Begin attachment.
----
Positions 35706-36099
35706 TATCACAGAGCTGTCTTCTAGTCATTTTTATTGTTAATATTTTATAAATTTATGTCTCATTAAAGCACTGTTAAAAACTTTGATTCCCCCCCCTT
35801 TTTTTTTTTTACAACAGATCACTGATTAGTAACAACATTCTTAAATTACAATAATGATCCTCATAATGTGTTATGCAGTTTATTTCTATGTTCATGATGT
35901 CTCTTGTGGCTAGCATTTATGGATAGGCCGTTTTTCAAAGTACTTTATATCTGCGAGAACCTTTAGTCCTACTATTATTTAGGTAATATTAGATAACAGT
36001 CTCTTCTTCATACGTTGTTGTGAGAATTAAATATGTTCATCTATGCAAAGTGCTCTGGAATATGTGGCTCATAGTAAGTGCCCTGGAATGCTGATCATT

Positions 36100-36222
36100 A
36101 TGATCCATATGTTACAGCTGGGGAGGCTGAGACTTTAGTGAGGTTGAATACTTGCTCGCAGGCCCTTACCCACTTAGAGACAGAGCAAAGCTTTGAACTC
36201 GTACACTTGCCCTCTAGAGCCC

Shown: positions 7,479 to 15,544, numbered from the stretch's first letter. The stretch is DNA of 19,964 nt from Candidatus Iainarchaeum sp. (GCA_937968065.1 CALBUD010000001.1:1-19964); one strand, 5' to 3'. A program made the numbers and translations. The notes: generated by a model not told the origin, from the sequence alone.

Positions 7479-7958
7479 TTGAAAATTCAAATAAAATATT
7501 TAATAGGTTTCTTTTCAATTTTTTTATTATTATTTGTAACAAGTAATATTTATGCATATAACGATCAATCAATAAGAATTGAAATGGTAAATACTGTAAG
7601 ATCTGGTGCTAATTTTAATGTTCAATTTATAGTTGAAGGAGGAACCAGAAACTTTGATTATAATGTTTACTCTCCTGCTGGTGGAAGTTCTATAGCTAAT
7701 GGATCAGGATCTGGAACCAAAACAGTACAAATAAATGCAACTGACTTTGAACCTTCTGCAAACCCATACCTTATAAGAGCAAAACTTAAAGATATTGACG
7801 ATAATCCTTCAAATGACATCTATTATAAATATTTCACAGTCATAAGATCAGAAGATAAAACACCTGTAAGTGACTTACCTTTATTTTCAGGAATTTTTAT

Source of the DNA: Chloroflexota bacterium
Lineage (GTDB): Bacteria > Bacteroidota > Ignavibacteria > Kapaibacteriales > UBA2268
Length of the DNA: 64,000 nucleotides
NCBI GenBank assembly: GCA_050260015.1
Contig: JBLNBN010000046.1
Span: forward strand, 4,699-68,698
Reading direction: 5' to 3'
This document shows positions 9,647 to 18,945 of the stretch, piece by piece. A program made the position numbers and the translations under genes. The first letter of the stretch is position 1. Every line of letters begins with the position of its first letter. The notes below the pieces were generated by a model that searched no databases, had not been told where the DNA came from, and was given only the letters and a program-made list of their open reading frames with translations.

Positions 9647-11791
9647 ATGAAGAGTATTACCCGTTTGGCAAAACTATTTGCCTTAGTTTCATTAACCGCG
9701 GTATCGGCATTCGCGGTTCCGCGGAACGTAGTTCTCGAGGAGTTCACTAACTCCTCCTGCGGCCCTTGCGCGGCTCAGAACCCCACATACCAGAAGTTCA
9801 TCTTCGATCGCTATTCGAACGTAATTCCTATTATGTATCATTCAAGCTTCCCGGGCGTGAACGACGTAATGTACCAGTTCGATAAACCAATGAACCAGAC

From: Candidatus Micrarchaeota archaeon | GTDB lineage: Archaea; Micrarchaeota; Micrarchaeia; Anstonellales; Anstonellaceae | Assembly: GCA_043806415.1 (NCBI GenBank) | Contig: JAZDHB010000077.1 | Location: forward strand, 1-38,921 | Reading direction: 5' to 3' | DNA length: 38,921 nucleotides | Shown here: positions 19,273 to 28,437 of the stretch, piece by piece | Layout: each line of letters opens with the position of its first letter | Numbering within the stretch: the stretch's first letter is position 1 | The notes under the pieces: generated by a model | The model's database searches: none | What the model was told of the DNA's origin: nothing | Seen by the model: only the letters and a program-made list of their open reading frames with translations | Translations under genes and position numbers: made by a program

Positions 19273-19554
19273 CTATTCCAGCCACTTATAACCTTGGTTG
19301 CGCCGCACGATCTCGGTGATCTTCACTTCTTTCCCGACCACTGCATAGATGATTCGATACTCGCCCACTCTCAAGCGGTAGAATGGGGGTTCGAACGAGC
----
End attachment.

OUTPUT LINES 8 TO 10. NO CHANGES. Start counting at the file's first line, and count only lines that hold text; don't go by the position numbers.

36101 TGATCCATATGTTACAGCTGGGGAGGCTGAGACTTTAGTGAGGTTGAATACTTGCTCGCAGGCCCTTACCCACTTAGAGACAGAGCAAAGCTTTGAACTC
36201 GTACACTTGCCCTCTAGAGCCC

Shown: positions 7,479 to 15,544, numbered from the stretch's first letter. The stretch is DNA of 19,964 nt from Candidatus Iainarchaeum sp. (GCA_937968065.1 CALBUD010000001.1:1-19964); one strand, 5' to 3'. A program made the numbers and translations. The notes: generated by a model not told the origin, from the sequence alone.